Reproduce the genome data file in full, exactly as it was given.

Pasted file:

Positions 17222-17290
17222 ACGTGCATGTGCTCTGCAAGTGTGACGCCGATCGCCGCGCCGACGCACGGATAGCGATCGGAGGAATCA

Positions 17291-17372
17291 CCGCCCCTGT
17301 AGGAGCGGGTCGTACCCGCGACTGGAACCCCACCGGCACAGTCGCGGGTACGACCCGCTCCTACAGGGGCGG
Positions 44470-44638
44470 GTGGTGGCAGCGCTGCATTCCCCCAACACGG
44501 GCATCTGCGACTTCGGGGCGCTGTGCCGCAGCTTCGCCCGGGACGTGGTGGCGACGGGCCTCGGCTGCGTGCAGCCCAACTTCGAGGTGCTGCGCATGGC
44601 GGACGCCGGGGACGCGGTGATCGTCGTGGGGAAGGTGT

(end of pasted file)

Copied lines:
Positions 17222-17290
17222 ACGTGCATGTGCTCTGCAAGTGTGACGCCGATCGCCGCGCCGACGCACGGATAGCGATCGGAGGAATCA

Positions 17291-17372
17291 CCGCCCCTGT
17301 AGGAGCGGGTCGTACCCGCGACTGGAACCCCACCGGCACAGTCGCGGGTACGACCCGCTCCTACAGGGGCGG
Positions 44470-44638
44470 GTGGTGGCAGCGCTGCATTCCCCCAACACGG
44501 GCATCTGCGACTTCGGGGCGCTGTGCCGCAGCTTCGCCCGGGACGTGGTGGCGACGGGCCTCGGCTGCGTGCAGCCCAACTTCGAGGTGCTGCGCATGGC
44601 GGACGCCGGGGACGCGGTGATCGTCGTGGGGAAGGTGT